ABSTRACT: There has been a growing interest amongst researchers and practitioners regarding the various coping strategies adopted by women experiencing intimate partner abuse (IPA). These studies have tended to adopt and adapt the stress-coping model developed by Lazarus and Folkman (1984) and thus make the distinction between emotion and problem-solving coping strategies and the resources available for women to cope. Even though, contemporary coping scholars acknowledge the role of employment and coping, it is still unclear as to how employment facilitates women's coping strategies. Drawing on findings from a qualitative study, this article explores how employment and workplace environments provide survivors of IPA with resources that allow them to cope with the abuse. By incorporating theoretical insights developed in the field of organizational studies, namely boundary work and organizational identities, these findings develop our understanding of the role of employment in survivors' coping strategies. Finally, the findings demonstrate the valuable contribution of interdisciplinarity in furthering our knowledge of coping strategies and the positive aspects of employment for survivors of IPA.
    Violence and Victims 01/2014; 29(4).
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    ABSTRACT: Background: Sexual assault disproportionately affects college students. Because most survivors do not report sexual assault, research has explored individual factors related to the reporting, with limited research exploring institutional-level factors related to victims' decisions to report their experiences. Objective: The purpose of this research was to describe three key areas: (a) campus assault adjudication, (b) protocols and campus responses to assault, and (c) provision of student prevention education regarding sexual violence. Participants: A nationally representative sample of 1,067 campus administrators responded to a survey regarding institutional sexual assault policies and procedures. Conclusions: Findings suggest that although many institutions are responding adequately to sexual assault in these three areas, improvements are possible. Implications for improving campus responses and further research are discussed.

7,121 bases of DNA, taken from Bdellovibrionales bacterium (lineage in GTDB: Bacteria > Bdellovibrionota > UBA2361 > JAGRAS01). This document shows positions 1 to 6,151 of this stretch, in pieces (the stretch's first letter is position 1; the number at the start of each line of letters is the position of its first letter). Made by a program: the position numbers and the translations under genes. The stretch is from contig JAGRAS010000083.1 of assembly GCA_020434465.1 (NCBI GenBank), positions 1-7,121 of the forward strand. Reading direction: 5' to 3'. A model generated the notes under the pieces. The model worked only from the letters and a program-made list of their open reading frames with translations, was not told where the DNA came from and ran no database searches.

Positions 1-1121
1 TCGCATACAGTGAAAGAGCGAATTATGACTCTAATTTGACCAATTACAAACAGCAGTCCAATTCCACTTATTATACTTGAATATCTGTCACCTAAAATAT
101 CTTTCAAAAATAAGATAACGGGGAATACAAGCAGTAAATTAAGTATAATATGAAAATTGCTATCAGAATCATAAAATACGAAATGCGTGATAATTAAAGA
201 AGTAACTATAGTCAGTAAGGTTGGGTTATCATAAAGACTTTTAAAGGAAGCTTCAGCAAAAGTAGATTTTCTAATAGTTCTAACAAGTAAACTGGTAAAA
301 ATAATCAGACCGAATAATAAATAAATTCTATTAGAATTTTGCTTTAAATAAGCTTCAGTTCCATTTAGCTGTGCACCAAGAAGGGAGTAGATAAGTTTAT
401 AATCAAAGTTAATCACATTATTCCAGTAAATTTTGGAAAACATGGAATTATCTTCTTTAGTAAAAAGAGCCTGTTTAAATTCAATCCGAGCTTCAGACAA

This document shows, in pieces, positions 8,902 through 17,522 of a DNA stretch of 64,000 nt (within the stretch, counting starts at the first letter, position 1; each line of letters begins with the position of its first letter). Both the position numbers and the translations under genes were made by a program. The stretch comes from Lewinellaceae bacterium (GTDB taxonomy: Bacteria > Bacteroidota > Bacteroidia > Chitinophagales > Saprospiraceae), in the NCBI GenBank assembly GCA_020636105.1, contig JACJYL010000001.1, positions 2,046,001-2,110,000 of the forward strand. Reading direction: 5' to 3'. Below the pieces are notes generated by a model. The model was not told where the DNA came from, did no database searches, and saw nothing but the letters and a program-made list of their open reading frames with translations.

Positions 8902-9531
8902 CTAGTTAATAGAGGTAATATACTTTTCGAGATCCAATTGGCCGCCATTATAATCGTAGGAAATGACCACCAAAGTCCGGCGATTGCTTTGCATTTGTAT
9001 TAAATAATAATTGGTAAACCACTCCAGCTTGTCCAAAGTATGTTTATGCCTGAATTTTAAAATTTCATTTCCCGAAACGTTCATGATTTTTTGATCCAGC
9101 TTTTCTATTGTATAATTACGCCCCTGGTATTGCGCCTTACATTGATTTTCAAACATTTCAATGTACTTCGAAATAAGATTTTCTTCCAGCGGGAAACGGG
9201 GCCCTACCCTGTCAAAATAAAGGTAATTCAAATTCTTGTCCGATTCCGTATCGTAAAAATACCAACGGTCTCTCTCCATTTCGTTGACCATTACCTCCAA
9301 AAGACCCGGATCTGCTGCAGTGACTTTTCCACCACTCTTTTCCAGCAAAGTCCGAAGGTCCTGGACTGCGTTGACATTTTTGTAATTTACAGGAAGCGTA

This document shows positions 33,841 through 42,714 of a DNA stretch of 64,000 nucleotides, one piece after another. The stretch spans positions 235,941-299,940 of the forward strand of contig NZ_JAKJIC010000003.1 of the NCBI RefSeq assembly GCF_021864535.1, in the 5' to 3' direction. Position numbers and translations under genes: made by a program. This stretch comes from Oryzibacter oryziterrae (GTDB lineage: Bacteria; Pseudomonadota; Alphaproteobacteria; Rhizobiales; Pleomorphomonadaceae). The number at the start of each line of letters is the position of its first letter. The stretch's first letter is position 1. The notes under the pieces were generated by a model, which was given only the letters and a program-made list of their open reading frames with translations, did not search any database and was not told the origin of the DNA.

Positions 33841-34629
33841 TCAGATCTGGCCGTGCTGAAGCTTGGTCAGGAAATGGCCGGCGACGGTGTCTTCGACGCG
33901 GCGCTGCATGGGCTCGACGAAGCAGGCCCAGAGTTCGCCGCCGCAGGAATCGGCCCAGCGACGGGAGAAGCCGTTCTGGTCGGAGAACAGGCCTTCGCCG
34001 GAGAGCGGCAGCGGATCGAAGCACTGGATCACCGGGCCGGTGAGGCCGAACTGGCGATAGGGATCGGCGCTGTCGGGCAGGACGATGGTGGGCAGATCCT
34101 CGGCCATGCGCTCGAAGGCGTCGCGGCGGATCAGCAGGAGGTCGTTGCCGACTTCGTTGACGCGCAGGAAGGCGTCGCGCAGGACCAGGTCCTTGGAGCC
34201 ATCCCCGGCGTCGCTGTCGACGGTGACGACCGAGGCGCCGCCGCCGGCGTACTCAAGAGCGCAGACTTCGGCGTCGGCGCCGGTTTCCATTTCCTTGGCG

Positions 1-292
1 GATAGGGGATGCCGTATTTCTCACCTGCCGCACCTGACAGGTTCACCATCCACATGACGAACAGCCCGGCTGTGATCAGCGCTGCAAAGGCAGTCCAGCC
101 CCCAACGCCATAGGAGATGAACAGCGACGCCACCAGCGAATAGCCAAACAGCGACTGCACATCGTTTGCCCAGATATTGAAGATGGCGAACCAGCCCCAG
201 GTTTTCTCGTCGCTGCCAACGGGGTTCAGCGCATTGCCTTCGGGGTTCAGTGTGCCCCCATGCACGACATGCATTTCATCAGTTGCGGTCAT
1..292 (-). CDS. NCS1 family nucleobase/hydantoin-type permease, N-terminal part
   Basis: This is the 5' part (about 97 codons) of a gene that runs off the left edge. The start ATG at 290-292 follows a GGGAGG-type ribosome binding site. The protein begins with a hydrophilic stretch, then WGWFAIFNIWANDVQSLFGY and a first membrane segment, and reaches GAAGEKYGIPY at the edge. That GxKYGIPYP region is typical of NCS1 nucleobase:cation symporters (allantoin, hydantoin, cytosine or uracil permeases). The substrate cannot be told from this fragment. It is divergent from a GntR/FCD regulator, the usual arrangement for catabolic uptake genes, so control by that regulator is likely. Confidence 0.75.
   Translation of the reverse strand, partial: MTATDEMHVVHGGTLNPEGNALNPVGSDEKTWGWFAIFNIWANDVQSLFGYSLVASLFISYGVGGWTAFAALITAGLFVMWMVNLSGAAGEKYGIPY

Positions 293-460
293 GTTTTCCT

Violence and Victims 01/2014; 29(4).
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    ABSTRACT: Annually, over a thousand children are the victims of homicide in the United States Homicide among younger children, 0–9 years of age, is usually perpetrated by parents and caregivers. Researchers neither have tracked changes in the homicide rate among young children over time nor have they used theory to understand what factors may drive these changes. In this analysis of state-level data, we used longitudinal growth modeling and ecological theory to examine changes in homicide rate against children aged 0–9 years from 1979 to 2007. Our results indicate that states are relatively consistent, over time, in their homicide rates. Furthermore, a cultural context of criminal and risky behavior is positively associated with homicide against children. We discuss implications for future research and prevention.
    Violence and Victims 01/2014; 29(5).